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USA 1957
Directed by
George Abbott / Stanley Donen
101 minutes
Rated G

Reviewed by
Bernard Hemingway
3 stars

The Pajama Game

The biggest musical hit on Broadway in 1954 The Pajama Game is the story of a pay dispute at a pajama factory and the romance between its managing superintendent (John Raitt) and its union rep (Doris Day). Whilst hardly compelling material, the film moves along at a smart, even at times, borderline frenetic, clip with brilliantly colourful set and costume design, impressive choreography by Bob Fosse and stirring songs by Richard Adler and Jerry Rosa, many of which, such as “I’ll Never Be Jealous Again” and "7½ Cents" (the title of the novel by Richard Bissell which was the source material for the book by he and Abbott) work well with the storyline. There are also some stand-alone numbers which have gone on to become standards including “Hernando’s Hideaway” and “Hey There”.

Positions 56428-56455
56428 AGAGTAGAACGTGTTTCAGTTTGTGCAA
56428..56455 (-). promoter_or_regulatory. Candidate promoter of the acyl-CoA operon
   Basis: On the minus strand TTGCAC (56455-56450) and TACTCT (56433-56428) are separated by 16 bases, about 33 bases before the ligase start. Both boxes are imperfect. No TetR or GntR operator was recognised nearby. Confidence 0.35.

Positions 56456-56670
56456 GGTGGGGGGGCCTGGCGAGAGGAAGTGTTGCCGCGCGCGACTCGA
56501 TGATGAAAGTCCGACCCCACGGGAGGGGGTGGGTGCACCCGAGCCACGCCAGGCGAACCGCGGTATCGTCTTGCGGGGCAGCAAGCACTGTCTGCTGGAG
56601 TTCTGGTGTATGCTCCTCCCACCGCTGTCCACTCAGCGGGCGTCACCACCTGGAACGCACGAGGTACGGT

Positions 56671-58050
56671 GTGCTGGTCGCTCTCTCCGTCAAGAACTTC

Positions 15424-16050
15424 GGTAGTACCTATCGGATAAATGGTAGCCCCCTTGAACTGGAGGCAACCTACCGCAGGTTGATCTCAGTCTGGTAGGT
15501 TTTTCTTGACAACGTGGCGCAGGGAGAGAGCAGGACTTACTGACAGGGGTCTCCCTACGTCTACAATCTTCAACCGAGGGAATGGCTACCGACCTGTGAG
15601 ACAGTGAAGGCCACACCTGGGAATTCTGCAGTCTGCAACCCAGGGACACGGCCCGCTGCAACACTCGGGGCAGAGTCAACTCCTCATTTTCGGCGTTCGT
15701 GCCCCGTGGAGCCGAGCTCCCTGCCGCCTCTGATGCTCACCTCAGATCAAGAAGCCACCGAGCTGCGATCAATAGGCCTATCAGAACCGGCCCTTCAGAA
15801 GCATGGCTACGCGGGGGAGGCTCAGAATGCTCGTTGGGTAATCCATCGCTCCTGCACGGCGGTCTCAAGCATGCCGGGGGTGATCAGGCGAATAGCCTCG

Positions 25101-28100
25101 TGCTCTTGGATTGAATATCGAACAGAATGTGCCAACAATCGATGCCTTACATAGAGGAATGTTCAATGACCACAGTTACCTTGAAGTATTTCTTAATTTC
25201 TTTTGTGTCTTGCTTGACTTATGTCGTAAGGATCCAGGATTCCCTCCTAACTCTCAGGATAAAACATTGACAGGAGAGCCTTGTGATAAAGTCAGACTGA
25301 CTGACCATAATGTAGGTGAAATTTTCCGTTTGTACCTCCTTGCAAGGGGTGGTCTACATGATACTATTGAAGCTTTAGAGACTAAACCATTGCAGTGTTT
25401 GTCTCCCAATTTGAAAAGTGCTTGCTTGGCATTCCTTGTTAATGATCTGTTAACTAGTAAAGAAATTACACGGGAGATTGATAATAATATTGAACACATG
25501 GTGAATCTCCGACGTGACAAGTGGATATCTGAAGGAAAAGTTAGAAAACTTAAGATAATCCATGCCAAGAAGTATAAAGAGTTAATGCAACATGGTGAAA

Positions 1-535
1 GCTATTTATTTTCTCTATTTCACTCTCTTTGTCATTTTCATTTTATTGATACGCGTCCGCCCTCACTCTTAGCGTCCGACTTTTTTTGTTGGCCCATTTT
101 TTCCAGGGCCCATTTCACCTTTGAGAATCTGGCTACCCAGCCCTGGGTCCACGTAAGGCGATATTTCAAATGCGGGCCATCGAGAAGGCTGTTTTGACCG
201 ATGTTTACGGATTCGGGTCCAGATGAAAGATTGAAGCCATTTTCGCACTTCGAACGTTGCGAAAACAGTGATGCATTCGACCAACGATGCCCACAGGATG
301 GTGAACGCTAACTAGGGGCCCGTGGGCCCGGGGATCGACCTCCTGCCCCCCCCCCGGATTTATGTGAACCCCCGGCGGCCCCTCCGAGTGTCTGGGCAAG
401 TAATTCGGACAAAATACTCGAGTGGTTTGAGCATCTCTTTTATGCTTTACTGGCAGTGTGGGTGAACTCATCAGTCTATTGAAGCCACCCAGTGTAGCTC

John Raitt is not the most charismatic of leads but he can sing, Carol Haney adds some dancing zest with her stand-out “Steam Heat” number and don’t be put off by the presence of Doris Day, the only main cast member not in the original Broadway production, in the lead. Although a good deal more polished than her boisterous turn in Calamity Jane (1953) she is a fine singer and her character is not yet the sanitized stereotype that she would come to be known as in the '60s. There is a running gag with Eddie Foy Jr. as a knife-throwing foreman that falls as flat as a pancake but overall there is more good than bad to be said of this now rarely-produced musical.




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